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FREQUENTLY ASKED QUESTIONS
Q - What’s the difference between a celebrant and a registrar?
A Registrar-led service is a short, standard wedding script, with limited choices. They are very short (usually 10-15 minutes), and as they do multiple marriages in one day you won't meet your registrar before your ceremony itself. You are also restricted to having your service in a licensed wedding venue. With a celebrant you have the freedom to decide on the content, time and location of your service - it can literally happen anywhere. I will get to know you both and tell your story the way you want to tell it without restrictions to create a truly beautiful and personal experience.
Q - Is it a legally binding ceremony?
A celebrant-led ceremony is separate to any legal formalities. You will need to attend the Registry Office before or after your ceremony to sign the licence. When you attend your legal service, it is worth remembering that you can save your vows and your ring exchanges, along with all other personal details for your Celebrant-led ceremony. It is not a legal requirement to do this when you sign your papers. Just inform the registry office that you would like to do this.
Q - Where can we have our ceremony?
Unlimited Locations – having a Celebrant lead your Wedding Ceremony means you have complete flexibility over your venue – anywhere, anytime outside or inside.
Q - What does your package include?
My Wedding Ceremony package includes:
Face to face or video consultation to get to know you both (and vice versa)
Personal bespoke ceremony scripting
Access to my poem and reading library
Unlimited contact with me in the build up to the wedding
Help with writing vows
Advice on ceremony structure,
music, and ceremony photography
Your bespoke wedding ceremony officiated by me
Q - What is hand fasting?
Handfasting is a pagan ritual, which is where the phrase ‘tying the knot’ comes from. It is a symbolic way of joining a couple together. The pagan belief is that the cord should be the height of your body. Couples can choose how they would like to be tied together, and whether that is until the end of the ceremony, only for the hand tying portion of the ceremony of for the entire day. Couples can be tied together with anything. It might be something that has a symbolic meaning for them, or simply something that ties in with the colour scheme of the wedding. Lots of couples want to have hand fasting because of the visual as opposed to the origins.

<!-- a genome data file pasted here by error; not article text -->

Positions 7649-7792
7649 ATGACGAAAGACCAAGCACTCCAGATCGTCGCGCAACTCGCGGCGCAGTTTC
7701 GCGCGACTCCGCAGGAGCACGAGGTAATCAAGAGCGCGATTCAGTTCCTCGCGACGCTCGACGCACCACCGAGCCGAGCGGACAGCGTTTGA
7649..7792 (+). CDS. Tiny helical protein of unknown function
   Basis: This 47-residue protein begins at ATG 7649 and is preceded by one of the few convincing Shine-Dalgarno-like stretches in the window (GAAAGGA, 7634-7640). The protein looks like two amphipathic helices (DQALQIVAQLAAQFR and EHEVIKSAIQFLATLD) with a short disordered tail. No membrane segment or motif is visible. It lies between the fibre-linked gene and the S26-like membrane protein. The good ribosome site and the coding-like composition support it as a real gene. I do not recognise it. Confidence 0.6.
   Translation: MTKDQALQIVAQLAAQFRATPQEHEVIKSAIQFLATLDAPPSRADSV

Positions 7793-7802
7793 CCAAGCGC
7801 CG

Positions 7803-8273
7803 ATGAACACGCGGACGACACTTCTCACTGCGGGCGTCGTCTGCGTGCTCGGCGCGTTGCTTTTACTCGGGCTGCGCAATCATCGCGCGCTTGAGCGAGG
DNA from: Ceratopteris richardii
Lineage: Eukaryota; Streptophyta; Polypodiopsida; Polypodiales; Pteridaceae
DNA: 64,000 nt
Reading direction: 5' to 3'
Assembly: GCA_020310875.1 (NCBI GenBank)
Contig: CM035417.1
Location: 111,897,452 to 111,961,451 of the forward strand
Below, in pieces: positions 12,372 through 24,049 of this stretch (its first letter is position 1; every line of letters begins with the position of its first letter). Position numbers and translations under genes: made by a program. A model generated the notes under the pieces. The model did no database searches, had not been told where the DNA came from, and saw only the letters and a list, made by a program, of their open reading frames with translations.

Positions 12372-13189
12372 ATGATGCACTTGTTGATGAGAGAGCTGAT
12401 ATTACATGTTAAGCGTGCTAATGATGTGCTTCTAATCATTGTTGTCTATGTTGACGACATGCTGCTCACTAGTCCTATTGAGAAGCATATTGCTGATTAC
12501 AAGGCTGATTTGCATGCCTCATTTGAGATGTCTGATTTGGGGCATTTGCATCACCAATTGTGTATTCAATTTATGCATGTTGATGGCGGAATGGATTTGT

Q - What is a sand ceremony?
A sand ceremony is a very visual way for a couple to come together. It is a fun way to bring other members of the wedding party into it too. You could for example get other members of your family or friends to take it in turns to add sand to the bottle. The wedding sand ceremony expresses the coming together of two people or two families into one new family. It is a very simple idea that can be incredibly powerful. Typically, each person has different coloured sand and takes turns pouring it into one clear vessel, forming a layered effect. If you have been married abroad you could collect sand from the beach where that took place to be the foundation for it. You could use sand from different significant places or different colours - there are lots of choices, both for the sand and what kind of vessel you pour it into.
Q - What is a ring warming?
A ring warming is when you give your loved ones the opportunity to hold the couple’s wedding bands with a wish, blessing or prayer for your marriage. Believed to be an Irish wedding ceremony tradition, the warming of the rings takes place when the couple's wedding bands are passed around by guests during the ceremony. Each person is asked to briefly hold the rings in their hands while also saying a short, silent prayer for the couple (if desired). It is a nice way of putting some content into the ceremony if there are some religious people coming as they can have a moment of quiet contemplation and bless the couple. By the time your rings make it on to the fingers of the couple they will be saturated with the love of their friends and family.
Q- What is jumping the broom?
Jumping the broom has origins in Wales where the idea of living together was well established as a practical option in rural communities. Couples would place a broom stick in the doorway of their house, hold hands and jump over the broom into their new home and new life together – literally swept off their feet. Jumping the broom is a symbol of a new beginning, sweeping away the old and welcoming the new.
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